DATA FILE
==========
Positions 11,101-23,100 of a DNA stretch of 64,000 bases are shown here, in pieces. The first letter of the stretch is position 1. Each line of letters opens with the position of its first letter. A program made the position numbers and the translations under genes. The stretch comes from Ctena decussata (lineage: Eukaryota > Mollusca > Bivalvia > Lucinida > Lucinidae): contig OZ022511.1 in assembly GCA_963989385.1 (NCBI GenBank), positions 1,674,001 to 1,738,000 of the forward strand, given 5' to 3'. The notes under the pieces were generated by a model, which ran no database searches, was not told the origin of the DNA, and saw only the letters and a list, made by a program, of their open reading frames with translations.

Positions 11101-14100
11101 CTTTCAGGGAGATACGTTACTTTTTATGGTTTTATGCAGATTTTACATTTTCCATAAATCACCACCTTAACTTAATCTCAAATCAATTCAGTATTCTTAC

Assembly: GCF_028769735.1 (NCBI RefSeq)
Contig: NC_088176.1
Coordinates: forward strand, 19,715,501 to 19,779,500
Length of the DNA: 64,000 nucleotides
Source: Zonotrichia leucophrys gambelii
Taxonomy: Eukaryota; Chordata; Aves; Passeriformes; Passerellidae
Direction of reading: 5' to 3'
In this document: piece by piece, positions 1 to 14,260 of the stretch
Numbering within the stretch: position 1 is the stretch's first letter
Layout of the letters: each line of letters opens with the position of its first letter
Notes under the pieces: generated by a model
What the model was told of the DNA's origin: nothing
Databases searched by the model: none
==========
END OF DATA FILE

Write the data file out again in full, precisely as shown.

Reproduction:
Positions 11,101-23,100 of a DNA stretch of 64,000 bases are shown here, in pieces. The first letter of the stretch is position 1. Each line of letters opens with the position of its first letter. A program made the position numbers and the translations under genes. The stretch comes from Ctena decussata (lineage: Eukaryota > Mollusca > Bivalvia > Lucinida > Lucinidae): contig OZ022511.1 in assembly GCA_963989385.1 (NCBI GenBank), positions 1,674,001 to 1,738,000 of the forward strand, given 5' to 3'. The notes under the pieces were generated by a model, which ran no database searches, was not told the origin of the DNA, and saw only the letters and a list, made by a program, of their open reading frames with translations.

Positions 11101-14100
11101 CTTTCAGGGAGATACGTTACTTTTTATGGTTTTATGCAGATTTTACATTTTCCATAAATCACCACCTTAACTTAATCTCAAATCAATTCAGTATTCTTAC

Assembly: GCF_028769735.1 (NCBI RefSeq)
Contig: NC_088176.1
Coordinates: forward strand, 19,715,501 to 19,779,500
Length of the DNA: 64,000 nucleotides
Source: Zonotrichia leucophrys gambelii
Taxonomy: Eukaryota; Chordata; Aves; Passeriformes; Passerellidae
Direction of reading: 5' to 3'
In this document: piece by piece, positions 1 to 14,260 of the stretch
Numbering within the stretch: position 1 is the stretch's first letter
Layout of the letters: each line of letters opens with the position of its first letter
Notes under the pieces: generated by a model
What the model was told of the DNA's origin: nothing
Databases searched by the model: none